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FDA Roundup: January 21, 2022

For Immediate Release:

Today, the U.S. Food and Drug Administration is providing an at-a-glance summary of news from around the agency:

  • Today, the FDA announced two FY 2022 funding opportunities that could provide up to $800,000 in support of antimicrobial stewardship in veterinary settings and reducing antimicrobial resistance in animal agriculture. The first grant program is aimed at identifying potential alternative practices for reducing reliance on antimicrobial drugs for addressing the health needs of food-producing animals. The second grant program is focused on developing educational strategies for disseminating information on antimicrobial resistance and on implementing antimicrobial stewardship practices in food-producing animals.
  • Today, the FDA released the FDA Voices: What FDA’s Foods Program Achieved in 2021 to Protect Consumers and the Food Supply, bylined by Frank Yiannas, Deputy Commissioner for Food Policy and Response.
  • On Jan. 20, the FDA announced the approval of Zorbium (buprenorphine transdermal solution), the first transdermal buprenorphine animal drug intended to control pain in cats after surgery. Because Zorbium is a long-acting solution applied in the veterinary hospital, it may eliminate or reduce the need for cat owners to administer additional pain medications. It also provides veterinarians an additional option for controlling postoperative pain in cats.
  • On Jan. 19, the FDA updated the device shortage list to include all blood specimen collection tubes (product codes GIM and JKA) to the testing supplies and equipment – specimen collection category on the device shortage list. The list previously included sodium citrate (light blue top) tubes only. The device shortage list reflects the categories of devices the FDA has determined to be in shortage at this time. The FDA will continue to update the list as the COVID-19 public health emergency evolves. Read More.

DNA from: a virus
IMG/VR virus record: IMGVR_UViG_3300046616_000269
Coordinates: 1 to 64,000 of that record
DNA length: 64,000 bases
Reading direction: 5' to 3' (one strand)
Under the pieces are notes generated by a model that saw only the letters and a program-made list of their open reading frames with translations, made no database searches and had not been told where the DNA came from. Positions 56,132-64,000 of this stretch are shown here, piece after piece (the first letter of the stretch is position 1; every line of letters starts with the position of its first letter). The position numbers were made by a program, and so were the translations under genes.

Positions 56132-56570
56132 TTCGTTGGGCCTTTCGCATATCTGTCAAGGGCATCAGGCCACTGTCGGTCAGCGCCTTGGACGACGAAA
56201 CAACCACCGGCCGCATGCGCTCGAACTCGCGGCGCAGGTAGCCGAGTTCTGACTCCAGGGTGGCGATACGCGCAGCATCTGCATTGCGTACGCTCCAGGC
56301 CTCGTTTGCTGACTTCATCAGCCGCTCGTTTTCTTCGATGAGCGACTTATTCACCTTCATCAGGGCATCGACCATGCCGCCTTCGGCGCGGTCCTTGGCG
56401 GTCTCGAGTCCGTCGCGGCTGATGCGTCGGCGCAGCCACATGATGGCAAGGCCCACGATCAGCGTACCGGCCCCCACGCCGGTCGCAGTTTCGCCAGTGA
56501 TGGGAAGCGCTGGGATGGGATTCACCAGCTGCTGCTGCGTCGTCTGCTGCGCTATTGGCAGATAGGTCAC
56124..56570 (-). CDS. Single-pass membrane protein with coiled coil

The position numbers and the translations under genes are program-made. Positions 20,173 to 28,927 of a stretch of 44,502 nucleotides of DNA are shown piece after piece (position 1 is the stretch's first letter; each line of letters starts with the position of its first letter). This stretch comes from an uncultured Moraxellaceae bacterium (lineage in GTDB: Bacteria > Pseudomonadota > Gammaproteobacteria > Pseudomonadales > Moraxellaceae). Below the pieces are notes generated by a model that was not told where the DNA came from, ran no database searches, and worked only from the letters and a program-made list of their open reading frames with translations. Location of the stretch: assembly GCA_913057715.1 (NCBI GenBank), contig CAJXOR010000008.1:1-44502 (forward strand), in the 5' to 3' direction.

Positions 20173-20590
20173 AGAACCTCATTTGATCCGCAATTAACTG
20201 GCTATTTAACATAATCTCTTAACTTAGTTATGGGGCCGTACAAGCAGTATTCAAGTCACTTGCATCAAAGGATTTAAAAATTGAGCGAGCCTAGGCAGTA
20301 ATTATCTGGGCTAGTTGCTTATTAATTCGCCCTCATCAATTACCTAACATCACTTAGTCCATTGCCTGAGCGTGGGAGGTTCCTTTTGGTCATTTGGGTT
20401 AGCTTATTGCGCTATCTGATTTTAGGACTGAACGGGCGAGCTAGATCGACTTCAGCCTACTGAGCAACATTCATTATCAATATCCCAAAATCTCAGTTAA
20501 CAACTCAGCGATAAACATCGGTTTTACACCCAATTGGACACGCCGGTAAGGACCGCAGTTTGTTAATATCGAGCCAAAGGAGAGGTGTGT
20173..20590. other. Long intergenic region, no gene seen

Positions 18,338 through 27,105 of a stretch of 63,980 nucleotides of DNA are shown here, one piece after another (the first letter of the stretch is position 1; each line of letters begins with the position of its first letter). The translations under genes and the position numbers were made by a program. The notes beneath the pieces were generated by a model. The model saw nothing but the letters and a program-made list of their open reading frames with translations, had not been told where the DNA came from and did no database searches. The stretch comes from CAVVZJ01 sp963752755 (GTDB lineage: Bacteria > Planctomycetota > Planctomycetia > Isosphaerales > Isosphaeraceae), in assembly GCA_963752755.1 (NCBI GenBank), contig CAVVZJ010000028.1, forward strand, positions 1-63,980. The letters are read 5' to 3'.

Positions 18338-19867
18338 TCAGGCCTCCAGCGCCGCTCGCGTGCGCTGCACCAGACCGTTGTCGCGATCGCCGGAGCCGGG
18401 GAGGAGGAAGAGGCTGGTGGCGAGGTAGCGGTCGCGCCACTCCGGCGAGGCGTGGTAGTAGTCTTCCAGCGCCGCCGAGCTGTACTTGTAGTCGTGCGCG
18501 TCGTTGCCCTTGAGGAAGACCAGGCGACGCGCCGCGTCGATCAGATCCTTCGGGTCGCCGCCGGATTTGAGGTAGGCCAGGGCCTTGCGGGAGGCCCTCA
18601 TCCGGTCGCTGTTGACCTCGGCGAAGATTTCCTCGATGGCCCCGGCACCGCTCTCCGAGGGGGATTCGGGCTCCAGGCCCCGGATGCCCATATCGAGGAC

• On Jan. 18, the FDA extended the previously announced temporary changes to its inspectional activities to ensure the safety of its employees and those of the firms it regulates as the agency further adapts to the evolving COVID-19 pandemic and the spread of the omicron variant. 
    The agency continues to conduct both foreign and domestic mission-critical inspections, as well as provide effective oversight of foods, drugs, medical products and tobacco leveraging a variety of tools, including remote assessments and import operations surveillance. 
    The FDA is extending the pause on domestic surveillance inspections through Feb. 4 with the goal of restarting these activities as soon as safely possible. The agency will proceed with previously planned foreign surveillance inspections that have received country clearance and are within the CDC’s Level 1 or Level 2 COVID-19 travel recommendation; otherwise, the inspection will be rescheduled. The FDA’s goal is to return to a regular cadence for foreign surveillance inspections in April. 
    The agency also is continuing remote foreign supplier verification program activities for human and animal foods. Additionally, state inspections under FDA contract and cooperative agreements have the discretion to make inspection decisions based on their local information.
  • COVID-19 testing updates:
    • As of today, 422 tests and sample collection devices are authorized by the FDA under emergency use authorizations (EUAs). These include 290 molecular tests and sample collection devices, 87 antibody and other immune response tests and 45 antigen tests. There are 69 molecular authorizations and one antibody authorization that can be used with home-collected samples. There is one EUA for a molecular prescription at-home test, three EUAs for antigen prescription at-home tests, 14 EUAs for antigen over-the-counter (OTC) at-home tests and three EUAs for molecular OTC at-home tests. 
    • The FDA has authorized 25 antigen tests and nine molecular tests for serial screening programs. The FDA has also authorized 774 revisions to EUA authorizations.

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The FDA, an agency within the U.S. Department of Health and Human Services, protects the public health by assuring the safety, effectiveness, and security of human and veterinary drugs, vaccines and other biological products for human use, and medical devices. The agency also is responsible for the safety and security of our nation’s food supply, cosmetics, dietary supplements, products that give off electronic radiation, and for regulating tobacco products.


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